Wednesday, April 24, 2013

To the Daffodil

I made this photo for my facebook, and I like it so well, I wanted to put it here, too.  I love the greens and yellows together.  I love the poem.  I love daffodils.  We're still waiting to see them here this year, but a woman can dream.  The original photo was from my friend Karin, and of her spring gardens in northern Indiana.

Another text I had considered including was the Daffodowndilly traditional English rhyme,

Is new come to town
In a yellow petticoat 
And a green gown.

And as long as we're on the subject, here are a few other choice daffodil tidbits.

I wandered lonely as a cloud
That floats on high o'er vales and hills,
When all at once I saw a crowd,
A host, of golden daffodils;
Beside the lake, beneath the trees,
Fluttering and dancing in the breeze
Continuous as the stars that shine
And twinkle on the milky way,
They stretched in never-ending line
Along the margin of a bay:
Ten thousand saw I at a glance,
Tossing their heads in sprightly dance.
~William Wordsworth, "I Wandered Lonely as a Cloud," 1804

When I bought my farm, I did not know what a bargain I had in the bluebirds, daffodils and thrushes; as little did I know what sublime mornings and sunsets I was buying.
~Ralph Waldo Emerson

The daffodil is our doorside queen; 
She pushes upward the sword already, 
To spot with sunshine the early green.
~William Cullen Bryant

Thursday, April 18, 2013

A Joyful Cacophony

This post demonstrates two very opposite truths of Christian family life:  1) the great joy of seeing children practicing their reading skills by singing familiar hymns from the hymnal; and 2) the chagrin at seeing something that littles learn from bigs, which is not always the kind of thing a mother wishes her children would learn in association with a well-loved hymn.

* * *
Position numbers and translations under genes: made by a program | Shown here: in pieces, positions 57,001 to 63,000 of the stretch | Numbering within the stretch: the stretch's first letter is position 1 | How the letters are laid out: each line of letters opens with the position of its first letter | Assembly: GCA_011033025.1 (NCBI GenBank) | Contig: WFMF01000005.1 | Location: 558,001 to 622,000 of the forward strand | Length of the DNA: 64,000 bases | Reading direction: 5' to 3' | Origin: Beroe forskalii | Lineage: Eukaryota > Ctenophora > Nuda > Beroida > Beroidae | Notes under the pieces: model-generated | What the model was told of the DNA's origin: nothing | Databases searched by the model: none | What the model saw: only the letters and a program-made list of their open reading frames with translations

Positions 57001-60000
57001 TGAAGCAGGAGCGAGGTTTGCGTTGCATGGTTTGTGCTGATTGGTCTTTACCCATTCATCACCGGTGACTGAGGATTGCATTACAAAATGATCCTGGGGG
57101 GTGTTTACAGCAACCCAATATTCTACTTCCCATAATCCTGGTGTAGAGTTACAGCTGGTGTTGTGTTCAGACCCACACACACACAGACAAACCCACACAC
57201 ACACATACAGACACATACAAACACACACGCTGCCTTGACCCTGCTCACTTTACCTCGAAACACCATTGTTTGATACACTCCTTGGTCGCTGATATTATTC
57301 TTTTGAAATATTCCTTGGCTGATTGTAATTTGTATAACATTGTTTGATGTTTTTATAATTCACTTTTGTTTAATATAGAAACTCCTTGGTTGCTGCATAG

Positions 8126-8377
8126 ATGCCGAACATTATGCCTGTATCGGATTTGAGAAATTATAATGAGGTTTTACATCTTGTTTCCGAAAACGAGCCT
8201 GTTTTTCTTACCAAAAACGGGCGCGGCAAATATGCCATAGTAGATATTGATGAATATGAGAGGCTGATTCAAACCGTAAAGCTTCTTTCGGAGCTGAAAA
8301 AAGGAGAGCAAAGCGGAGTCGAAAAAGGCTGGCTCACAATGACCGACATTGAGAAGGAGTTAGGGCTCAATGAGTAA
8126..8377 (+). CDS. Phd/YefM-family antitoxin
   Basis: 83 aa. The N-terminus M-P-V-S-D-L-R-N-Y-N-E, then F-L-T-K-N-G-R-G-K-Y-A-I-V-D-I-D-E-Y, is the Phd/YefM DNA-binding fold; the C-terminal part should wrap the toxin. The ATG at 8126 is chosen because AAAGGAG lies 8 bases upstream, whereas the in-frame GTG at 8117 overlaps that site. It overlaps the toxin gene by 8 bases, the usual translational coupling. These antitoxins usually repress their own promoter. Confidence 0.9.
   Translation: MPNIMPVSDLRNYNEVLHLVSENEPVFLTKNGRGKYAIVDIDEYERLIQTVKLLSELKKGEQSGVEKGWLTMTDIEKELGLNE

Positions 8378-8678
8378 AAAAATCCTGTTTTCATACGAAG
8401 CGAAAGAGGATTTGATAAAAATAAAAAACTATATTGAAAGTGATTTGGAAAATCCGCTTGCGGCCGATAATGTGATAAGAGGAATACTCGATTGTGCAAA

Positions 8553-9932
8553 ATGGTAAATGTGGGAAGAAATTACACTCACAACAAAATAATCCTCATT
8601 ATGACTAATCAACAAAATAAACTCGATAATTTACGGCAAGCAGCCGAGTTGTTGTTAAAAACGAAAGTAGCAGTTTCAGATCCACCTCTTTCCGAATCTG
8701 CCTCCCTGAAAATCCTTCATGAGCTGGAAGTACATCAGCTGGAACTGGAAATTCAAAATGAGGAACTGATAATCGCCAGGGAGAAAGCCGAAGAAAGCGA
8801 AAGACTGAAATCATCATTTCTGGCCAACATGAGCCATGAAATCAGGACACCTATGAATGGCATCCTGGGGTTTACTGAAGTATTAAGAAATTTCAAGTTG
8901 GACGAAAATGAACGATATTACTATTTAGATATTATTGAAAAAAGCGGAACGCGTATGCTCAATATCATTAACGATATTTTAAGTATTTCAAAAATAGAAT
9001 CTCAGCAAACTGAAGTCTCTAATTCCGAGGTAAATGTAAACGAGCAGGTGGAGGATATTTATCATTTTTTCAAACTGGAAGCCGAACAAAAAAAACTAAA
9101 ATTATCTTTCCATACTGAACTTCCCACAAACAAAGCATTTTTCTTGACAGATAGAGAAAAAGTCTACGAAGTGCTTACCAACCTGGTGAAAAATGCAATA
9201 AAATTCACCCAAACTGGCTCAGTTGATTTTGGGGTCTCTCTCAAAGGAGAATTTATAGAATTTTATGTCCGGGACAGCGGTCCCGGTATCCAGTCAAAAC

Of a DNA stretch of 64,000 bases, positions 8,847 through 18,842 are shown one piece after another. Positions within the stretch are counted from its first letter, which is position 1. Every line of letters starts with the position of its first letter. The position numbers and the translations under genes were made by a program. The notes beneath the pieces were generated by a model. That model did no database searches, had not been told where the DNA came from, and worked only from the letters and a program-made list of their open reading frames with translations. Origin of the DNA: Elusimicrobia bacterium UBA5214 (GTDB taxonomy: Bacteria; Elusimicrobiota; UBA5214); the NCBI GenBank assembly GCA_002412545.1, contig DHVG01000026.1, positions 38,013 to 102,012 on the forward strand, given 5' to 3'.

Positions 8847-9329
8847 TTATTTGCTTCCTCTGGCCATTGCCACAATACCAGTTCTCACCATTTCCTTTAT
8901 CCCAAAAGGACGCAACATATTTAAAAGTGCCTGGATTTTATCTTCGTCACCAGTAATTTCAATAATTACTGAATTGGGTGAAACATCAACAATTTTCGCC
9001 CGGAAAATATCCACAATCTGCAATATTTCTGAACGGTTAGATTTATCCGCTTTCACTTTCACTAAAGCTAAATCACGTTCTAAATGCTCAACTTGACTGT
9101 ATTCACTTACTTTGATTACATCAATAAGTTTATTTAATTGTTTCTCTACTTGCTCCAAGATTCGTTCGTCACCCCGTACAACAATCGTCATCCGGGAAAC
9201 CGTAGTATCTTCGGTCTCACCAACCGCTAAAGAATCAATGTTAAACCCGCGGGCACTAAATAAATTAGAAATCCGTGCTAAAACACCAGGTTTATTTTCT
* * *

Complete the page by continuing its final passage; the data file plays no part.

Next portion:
Christmas Angel Choir from Gerard David's Nativity
The well loved hymn:
Joy to the World

The setting: 
Our living room. 

Stella singing a little bit ahead, since she is a faster reader. 
Donna slowly sounding out the words based on her rudimentary reading skills and familiarity with the hymn. 
Inge, flying in from the kitchen about half-way through, with her own little addition to the choir.

Reader beware:  Cacophony ensued which I will try to capture in the written word.  You must imagine much simultaneous singing of a variety of words.

Stella:  Joy to the world, the Lord is come.  Let earth, receive her King.  Let every heart, ...
Donna joins at about this time, still keeping time, since the first verse is mostly familiar:  Joy  to the world, the Lord is come.  Let earth, receive her King.  Let every heart, ...

A little further on, it sounded somewhat like this:

Stella:  Joy to the earth
Donna: Let every heart
Stella: The Savior reigns
Donna: Prepare Him room
Stella: Let men their songs employ
Donna: And heaven and nature sing

But at some point in this somewhat disarrayed, but still lovely chorus, Inge came flying in, joining at the top of her lungs, singing with great zeal to compete with the other strains:

Joy to the world, my bus driver's dead.  We barbecued his head.

Ms Frizzle and Lizzie, from the Magic Schoolbus

Monday, April 15, 2013

Quick and Healthful Soup for Sick Days

I've had sick kids for days.  The last two days were spend with my two youngest hanging their heads in buckets.  By the time today rolled around, they were so puny.  Just wimpy looking, flaccid skin and muscle tone.  They could hardly hold up their little cups to sip their drinks.